The opening horn blew, the hype music faded into silence and after a pregame handshake at midfield, both teams’ players rushed to their positions. And seemingly just as fast as the Terps and the Scarlet Knights scattered into formation, Maryland gained ample ground.
The floodgates opened with a Keegan Khan goal that sent the bench into a frenzy. The run ended — along with the same vigor and excitement from the bench and from the crowd — with Maryland leading 5-0 thanks to a pair of record-tying goals by Logan Wisnauskas, who had eyes on a win first before snapping a coveted record.
“It’s awesome.” Wisnauskas said of his history-making night.
Merely five minutes of game time had passed in the opening minutes of the game and the Terps had made a profound statement through their play.
In No. 4 Rutgers, No. 1 Maryland men’s lacrosse had speed to contain, but it had respectable pace of its own.
On Sunday, Maryland maintained its national lacrosse supremacy and likely cemented it’s spot atop the Big Ten rankings with a 17-9 win over Rutgers. And In front of its most recent championship winning peers, the 2017 national title winners, Maryland got the job done handily — as it has all season, with blistering pace. Wisnauskas topped the record books, too, surpassing Jared Bernhardt for the most points in Maryland men’s lacrosse history.
“You never know how things are gonna go,” head coach John Tillman said. “To get out to that fast start was great.”
Unlike the rest of his high-powered offense, Wisnauskas waited patiently before sending the Scarlet Knights into a practically inescapable deficit. And when he found space, he was able to tie the program’s all-time record in points in 22 seconds of game time.
Wisnauskas’ first and the Terps fourth goal, a nimble side-step leading into a left-handed strike, prompted a Rutgers timeout — only for the offensive captain to use the same move to score again out of the break.
The speed permeated at each level of the field. Both platoons of the midfield out-worked and out-played the similarly stout build of the Scarlet Knights midfield group. They helped set Wisnauskas up to tie the points record and netted some goals of their own while also muddying the efficiency of Rutgers’ quick offense.
“We wanted more movement than what we had seen,” Tillman said. “Because I feel like [the Scarlet Knights] are very experienced. Most of their guys are fourth, fifth year type guys and their goalie is terrific.”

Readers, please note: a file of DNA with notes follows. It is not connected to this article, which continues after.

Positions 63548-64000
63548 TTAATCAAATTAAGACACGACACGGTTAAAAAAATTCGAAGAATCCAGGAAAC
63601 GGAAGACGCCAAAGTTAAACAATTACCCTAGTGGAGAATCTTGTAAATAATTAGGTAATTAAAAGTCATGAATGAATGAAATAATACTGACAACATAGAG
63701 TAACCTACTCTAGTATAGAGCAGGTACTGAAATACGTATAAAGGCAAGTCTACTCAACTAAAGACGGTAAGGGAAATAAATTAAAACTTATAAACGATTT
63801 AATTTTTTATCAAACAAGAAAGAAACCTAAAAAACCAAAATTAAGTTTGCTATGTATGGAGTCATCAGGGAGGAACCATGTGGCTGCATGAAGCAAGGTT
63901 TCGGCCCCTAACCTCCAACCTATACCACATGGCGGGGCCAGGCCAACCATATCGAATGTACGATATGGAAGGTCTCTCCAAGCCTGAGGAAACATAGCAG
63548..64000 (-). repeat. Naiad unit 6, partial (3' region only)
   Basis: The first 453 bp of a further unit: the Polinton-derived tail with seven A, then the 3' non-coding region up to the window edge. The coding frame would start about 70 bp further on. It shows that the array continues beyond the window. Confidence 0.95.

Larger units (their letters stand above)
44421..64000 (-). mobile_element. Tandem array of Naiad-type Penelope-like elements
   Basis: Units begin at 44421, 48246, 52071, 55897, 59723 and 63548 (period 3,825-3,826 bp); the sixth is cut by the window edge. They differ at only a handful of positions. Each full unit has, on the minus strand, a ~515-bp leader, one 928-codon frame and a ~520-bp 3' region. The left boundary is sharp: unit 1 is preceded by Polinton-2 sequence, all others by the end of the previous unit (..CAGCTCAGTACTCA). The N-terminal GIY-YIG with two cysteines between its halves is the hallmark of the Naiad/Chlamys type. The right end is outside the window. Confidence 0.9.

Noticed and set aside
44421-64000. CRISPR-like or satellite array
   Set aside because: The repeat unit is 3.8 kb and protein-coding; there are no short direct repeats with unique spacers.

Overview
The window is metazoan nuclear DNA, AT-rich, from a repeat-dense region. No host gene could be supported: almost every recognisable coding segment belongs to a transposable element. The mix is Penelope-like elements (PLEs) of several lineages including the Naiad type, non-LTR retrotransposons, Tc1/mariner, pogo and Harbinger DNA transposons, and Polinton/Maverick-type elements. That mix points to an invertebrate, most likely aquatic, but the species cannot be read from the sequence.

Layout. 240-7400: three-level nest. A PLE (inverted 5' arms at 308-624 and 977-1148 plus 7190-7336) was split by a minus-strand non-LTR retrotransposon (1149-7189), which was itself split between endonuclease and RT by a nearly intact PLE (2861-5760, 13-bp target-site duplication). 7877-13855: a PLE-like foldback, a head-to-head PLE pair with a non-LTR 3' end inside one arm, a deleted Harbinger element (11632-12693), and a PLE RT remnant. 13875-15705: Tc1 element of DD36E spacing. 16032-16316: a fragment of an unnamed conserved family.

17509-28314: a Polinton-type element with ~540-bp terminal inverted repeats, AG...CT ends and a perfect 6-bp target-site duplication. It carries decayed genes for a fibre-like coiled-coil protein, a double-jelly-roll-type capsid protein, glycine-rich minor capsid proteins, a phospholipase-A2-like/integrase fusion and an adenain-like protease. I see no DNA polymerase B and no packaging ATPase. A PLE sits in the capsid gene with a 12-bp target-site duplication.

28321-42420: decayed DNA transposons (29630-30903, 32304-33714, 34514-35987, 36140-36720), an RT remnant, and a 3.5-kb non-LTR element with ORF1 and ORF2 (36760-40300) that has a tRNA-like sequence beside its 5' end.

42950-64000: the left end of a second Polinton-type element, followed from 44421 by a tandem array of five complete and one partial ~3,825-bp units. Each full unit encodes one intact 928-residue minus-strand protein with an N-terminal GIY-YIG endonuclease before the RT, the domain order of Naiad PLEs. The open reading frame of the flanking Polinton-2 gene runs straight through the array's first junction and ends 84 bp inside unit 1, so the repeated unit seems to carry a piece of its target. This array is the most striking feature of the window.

On offense, Kyle Long and Jon Donville combined for eight points and six assists, while Roman Puglise and Bubba Fairman highlighted the midfield defensive effort with seven total ground balls and complementary work in clears (19-22).
The defense held its ground, too, holding Rutgers top two scorers to nine shots and just two goals. The work of defenseman Ajax Zappitello quieted the Scarlet Knights’ leading scorer Ross Scott to one point and forced errant shots and passes aplenty in one-on-one battles. In the few opportunities Scott had with the ball, he tried maneuvering and shifting past the rookie starter and whatever help came with him — to no avail.
“[Zappitello]’s been terrific this year,” Tillman said. “But knowing that you go into a game and you have a couple of really good attackmen [to face] … it’s a great luxury [to have a player like Zappitello].”
To begin the scoring of the second half and establish a game-breaking run, Wisnauskas quickly took his place atop the program record book. A no-look pass on the run for an easy Eric Malever dump-off goal gave the Terps’ number one 291 points.
Though Wisnauskas spent little time reveling in the accomplishment during and after the game, the weight of the moment was felt by every onlooker. And his team used the momentum to take it to the final horn.
After the night’s proceedings, however, Tillman made sure to remark on Wisnauskas’ often jarring ability to remain even-keeled and focused.
“He never brings up how many points [he’s scored], he doesn’t play any different whether scores or he doesn’t score. He just loves playing,” Tillman said. “He’s got a standard that he sets for himself. But it’s never about himself. And to have that ability to be pushing yourself yet being in a team concept and always being selfless — it’s not easy.”
Over 20 minutes of game time remained, but the Terp’s speed did all the work, the rest was just a matter of keeping the game under control. They, of course, did exactly that.